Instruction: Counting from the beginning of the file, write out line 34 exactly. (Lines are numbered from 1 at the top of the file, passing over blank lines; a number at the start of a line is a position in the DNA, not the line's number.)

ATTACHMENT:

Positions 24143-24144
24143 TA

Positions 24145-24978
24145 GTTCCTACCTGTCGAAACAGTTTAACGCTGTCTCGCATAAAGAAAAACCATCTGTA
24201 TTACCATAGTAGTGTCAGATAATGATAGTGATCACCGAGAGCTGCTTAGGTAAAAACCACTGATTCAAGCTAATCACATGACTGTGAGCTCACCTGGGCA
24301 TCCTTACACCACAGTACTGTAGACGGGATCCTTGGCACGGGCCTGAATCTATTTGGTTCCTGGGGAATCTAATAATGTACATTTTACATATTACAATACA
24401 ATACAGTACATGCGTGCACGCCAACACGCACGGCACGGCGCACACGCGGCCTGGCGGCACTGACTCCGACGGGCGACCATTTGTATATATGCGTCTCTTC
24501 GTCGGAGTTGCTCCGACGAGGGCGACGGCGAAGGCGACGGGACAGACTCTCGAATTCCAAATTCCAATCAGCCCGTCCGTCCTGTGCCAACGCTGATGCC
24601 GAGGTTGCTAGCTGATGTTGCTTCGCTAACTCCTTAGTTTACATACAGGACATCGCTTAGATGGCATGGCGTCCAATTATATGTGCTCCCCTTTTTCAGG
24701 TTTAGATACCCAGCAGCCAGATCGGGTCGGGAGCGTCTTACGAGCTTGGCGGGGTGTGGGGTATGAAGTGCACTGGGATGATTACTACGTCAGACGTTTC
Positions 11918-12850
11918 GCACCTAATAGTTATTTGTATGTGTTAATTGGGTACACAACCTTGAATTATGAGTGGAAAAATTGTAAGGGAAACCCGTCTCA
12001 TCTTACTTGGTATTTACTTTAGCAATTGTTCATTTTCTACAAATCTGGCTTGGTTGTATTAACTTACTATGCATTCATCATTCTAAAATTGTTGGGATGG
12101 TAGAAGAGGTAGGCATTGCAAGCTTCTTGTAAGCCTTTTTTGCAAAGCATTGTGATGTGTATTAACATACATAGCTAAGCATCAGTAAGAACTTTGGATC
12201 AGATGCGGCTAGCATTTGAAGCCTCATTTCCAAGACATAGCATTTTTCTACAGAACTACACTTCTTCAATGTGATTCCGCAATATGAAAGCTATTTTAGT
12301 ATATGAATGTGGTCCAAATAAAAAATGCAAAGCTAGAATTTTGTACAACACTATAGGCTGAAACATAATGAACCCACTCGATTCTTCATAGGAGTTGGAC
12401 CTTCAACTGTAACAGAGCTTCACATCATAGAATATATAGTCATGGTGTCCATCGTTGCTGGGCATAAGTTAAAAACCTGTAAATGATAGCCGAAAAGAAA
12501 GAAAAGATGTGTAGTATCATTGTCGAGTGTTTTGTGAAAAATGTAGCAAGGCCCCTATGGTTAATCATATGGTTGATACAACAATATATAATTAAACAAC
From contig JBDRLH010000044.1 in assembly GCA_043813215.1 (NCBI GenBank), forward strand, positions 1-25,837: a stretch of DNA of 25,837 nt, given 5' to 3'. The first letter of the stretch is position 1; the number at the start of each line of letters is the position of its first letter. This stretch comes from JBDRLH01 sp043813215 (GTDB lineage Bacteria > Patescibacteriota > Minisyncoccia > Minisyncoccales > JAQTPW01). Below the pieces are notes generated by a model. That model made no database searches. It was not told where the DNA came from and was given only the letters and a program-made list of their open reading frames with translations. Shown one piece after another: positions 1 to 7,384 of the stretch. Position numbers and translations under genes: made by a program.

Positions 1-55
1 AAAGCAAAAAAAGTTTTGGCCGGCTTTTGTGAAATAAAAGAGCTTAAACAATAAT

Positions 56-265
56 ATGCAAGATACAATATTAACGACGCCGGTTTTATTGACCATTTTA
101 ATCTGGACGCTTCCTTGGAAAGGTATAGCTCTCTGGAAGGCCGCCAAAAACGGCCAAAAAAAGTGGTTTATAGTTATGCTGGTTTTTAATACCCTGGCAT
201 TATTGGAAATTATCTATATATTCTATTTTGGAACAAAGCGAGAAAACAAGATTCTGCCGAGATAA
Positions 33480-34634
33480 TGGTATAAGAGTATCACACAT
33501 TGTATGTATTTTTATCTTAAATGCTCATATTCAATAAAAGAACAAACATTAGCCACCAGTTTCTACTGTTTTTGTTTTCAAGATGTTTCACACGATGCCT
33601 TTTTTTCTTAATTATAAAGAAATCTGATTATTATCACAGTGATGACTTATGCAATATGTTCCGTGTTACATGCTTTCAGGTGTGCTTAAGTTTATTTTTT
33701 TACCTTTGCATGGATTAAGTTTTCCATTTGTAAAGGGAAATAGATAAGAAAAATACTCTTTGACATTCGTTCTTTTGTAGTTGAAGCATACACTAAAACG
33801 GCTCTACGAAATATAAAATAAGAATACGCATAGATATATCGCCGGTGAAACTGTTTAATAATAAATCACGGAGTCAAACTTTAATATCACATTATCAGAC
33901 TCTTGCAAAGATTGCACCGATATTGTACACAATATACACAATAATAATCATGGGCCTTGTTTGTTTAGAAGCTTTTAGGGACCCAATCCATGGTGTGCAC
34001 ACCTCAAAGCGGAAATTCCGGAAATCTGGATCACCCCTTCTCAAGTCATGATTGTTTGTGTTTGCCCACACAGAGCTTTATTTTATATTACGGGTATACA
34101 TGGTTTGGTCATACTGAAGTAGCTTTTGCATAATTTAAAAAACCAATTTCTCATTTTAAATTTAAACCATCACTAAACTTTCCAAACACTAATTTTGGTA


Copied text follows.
34101 TGGTTTGGTCATACTGAAGTAGCTTTTGCATAATTTAAAAAACCAATTTCTCATTTTAAATTTAAACCATCACTAAACTTTCCAAACACTAATTTTGGTA